The disclosure herein generally relates to a valve positioner, and, more particularly, relates to a valve positioner that optically communicates information related to a valve with a graphical display. In accordance with one aspect, the present disclosed subject matter provides a valve positioning system for controlling a valve and exchanging information related to the valve. The valve positioning system includes a valve positioner in operative association with the valve such that the valve positioner is configured to receive status information related to the valve. The valve positioner includes a graphical display that is configured to display a graphical representation based on the status information. By displaying the graphical representation, the valve positioner is configured to optically transmit the status information.

In accordance with another aspect, the present disclosed subject matter provides a valve positioning system for controlling a valve and exchanging information related to the valve. The valve positioning system includes a valve positioner in operative association with the valve such that the valve positioner is configured to receive status information related to the valve. The valve positioner includes a graphical display that is configured to display a graphical representation based on the status information and display a second graphical representation based on the status information within a period of time after the graphical representation is displayed. By displaying the graphical representation and the second graphical representation, the valve positioner is configured to optically transmit the status information to a computing device that is in a line of sight with the graphical display of the valve positioner.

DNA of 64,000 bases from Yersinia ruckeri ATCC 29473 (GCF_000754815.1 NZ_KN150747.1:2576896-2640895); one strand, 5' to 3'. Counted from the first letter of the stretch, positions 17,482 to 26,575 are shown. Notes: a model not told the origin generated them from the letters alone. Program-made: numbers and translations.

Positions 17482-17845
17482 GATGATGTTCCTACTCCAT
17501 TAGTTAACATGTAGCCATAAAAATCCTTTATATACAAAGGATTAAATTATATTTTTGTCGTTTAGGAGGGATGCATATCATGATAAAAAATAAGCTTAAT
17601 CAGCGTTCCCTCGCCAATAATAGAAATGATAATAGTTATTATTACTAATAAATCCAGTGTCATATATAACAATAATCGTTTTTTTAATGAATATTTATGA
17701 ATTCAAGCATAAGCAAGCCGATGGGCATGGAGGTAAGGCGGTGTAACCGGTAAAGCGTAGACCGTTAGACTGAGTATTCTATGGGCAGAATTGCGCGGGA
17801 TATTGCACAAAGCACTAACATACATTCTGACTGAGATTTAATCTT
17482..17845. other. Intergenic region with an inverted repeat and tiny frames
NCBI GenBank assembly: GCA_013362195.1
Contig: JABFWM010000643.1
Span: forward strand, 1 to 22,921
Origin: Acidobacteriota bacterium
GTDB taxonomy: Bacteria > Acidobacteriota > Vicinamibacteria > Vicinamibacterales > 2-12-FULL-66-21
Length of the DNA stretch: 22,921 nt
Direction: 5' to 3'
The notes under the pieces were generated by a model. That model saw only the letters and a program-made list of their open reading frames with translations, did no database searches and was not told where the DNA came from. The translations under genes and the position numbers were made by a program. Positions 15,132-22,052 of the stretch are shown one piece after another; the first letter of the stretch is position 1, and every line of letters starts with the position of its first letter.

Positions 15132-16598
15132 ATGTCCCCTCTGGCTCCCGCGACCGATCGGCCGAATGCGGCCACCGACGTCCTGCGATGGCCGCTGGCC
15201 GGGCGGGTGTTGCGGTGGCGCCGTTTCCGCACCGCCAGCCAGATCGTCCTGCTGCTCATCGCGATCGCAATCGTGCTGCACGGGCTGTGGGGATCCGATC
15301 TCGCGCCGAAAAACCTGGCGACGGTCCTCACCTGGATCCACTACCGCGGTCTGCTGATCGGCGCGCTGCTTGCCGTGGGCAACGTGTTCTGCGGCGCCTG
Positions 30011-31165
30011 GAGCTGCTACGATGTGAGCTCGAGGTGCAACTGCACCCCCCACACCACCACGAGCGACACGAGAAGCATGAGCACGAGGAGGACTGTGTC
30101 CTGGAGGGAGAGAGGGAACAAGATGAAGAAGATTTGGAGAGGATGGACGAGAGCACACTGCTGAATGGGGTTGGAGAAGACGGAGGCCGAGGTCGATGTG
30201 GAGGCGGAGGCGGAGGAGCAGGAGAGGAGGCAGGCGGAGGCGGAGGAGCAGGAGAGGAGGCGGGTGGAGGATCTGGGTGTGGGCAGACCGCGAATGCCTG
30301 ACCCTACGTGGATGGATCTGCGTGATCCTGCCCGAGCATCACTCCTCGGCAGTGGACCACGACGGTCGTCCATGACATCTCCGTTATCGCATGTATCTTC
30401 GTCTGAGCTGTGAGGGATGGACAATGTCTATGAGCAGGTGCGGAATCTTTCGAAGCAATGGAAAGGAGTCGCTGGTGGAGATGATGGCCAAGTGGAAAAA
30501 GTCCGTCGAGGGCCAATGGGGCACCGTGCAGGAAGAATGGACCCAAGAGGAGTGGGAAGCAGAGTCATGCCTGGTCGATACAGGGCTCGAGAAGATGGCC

In accordance with yet another aspect, the present disclosed subject matter provides a method of exchanging information related to a valve in a valve positioning system. The method includes receiving information at a valve positioner that is related to the valve. The method includes transmitting the information by displaying a graphical representation on a graphical display of the valve positioner. The graphical representation is based on status information related to the valve.

BRIEF DESCRIPTION OF THE DRAWINGS